Drawing from her make-up artist experience, Ms Saleim suggests three key products to “wake the face up”: a little bit of concealer under the eyes to look less tired, blush on the cheeks to look fresh, and mascara to open up the eyes.
“I know a lot of people prefer eyeliner to mascara, but eyeliner takes too long and is too easy to mess up. (These three items) will make you look pulled together but in a very natural way that is achievable in five minutes.”
And for those who still prefer to skip the make-up, you can cheat with easy lighting and angling hacks.
Sit somewhere with light behind the camera directly in front of your face, says Ms Saleim.
“You want the light to be hitting you right on the nose so your face is evenly lit. Place it at forehead level or a little lower and tilt it down, so the light is coming from above. It gives a shadow at the bottom of your face, which makes your face look smaller and covers double chins,” she adds.
Both Ms Saleim and Ms Yeoh swear by ring lights, available in smaller clip-on versions, to achieve the effect. Otherwise, a lamp with white or cool light works too.
To replicate how studio shoots use a board to bounce light, Ms Yeoh recommends placing a piece of white paper below your chin, to bounce the light onto your face and fill awkward shadows. Just never sit with a light directly above your head, she warns.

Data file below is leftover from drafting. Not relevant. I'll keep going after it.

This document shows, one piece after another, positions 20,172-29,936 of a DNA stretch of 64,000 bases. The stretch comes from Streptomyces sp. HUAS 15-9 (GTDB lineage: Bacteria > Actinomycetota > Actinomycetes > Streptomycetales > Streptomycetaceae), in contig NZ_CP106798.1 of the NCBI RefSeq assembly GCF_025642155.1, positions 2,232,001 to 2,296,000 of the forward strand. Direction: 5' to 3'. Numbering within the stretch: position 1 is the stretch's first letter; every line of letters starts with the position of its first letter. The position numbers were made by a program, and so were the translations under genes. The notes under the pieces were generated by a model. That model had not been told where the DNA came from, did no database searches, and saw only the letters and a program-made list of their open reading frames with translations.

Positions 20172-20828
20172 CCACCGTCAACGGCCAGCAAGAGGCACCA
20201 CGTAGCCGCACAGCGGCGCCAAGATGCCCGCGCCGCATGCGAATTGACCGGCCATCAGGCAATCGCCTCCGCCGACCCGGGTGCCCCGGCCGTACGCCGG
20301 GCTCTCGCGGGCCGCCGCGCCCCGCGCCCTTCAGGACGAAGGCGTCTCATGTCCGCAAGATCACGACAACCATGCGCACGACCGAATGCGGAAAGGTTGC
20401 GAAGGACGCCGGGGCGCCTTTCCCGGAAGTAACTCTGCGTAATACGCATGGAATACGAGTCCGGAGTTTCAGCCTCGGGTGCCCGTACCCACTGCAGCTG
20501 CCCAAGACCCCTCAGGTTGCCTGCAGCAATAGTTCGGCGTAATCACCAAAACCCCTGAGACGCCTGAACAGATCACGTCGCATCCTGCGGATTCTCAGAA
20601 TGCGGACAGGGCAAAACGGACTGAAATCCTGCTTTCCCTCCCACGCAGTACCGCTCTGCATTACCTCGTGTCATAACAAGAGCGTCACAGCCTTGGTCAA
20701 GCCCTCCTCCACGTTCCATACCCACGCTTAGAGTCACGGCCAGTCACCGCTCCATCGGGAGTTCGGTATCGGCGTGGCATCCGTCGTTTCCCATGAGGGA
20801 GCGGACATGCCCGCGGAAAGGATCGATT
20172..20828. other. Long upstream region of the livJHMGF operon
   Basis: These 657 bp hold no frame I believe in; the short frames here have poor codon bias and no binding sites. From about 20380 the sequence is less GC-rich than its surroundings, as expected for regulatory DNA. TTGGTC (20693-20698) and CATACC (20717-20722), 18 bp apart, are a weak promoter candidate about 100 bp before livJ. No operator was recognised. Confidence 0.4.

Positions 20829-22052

Most importantly, give yourself time to wake up and get into the right frame of mind before a call, says the bubbly Ms Yeoh. “I usually set aside at least half an hour before turning on the camera. Don’t just roll out of bed and get your day going.”
PRESENTING YOURSELF ONLINE
Got the jitters when presenting in an on-camera meeting? The pros share some tips.
#1 Don’t overthink it
Her videos may reach tens of thousands of viewers on the Internet, but “it’s just me” when filming, says Ms Saleim, who has gotten used to talking to herself. It helps to keep someone in your head – a colleague or friend – and adjust yourself in the way you would talk to them.
“When I film videos by myself in the middle of the night, I pretend I’m talking to my best friend, so I feel more calm and can articulate what I want to say without feeling flustered.”
#2 Make notes of what you need to say
Save yourself the awkwardness of blanking on camera and jot down what you need to say in point form first, advises Ms Yeoh.
“People can’t really see you referring to notes off-camera. And keep it short and sweet, as people’s attention spans are generally shorter online.”
#3 Have a little mirror next to your computer
“You can’t always see what’s happening on the little screen of yourself in the meeting,” Ms Saleim points out.
Having a mirror to the side can help you see if you have something smudged on your face and make you more conscious of how you are sitting.
She adds: “You can kind of zone out and lose track of what your resting expression is. I’ve noticed sometimes when I edit my footage, my entire face looks really blank.”
Source: Read Full Article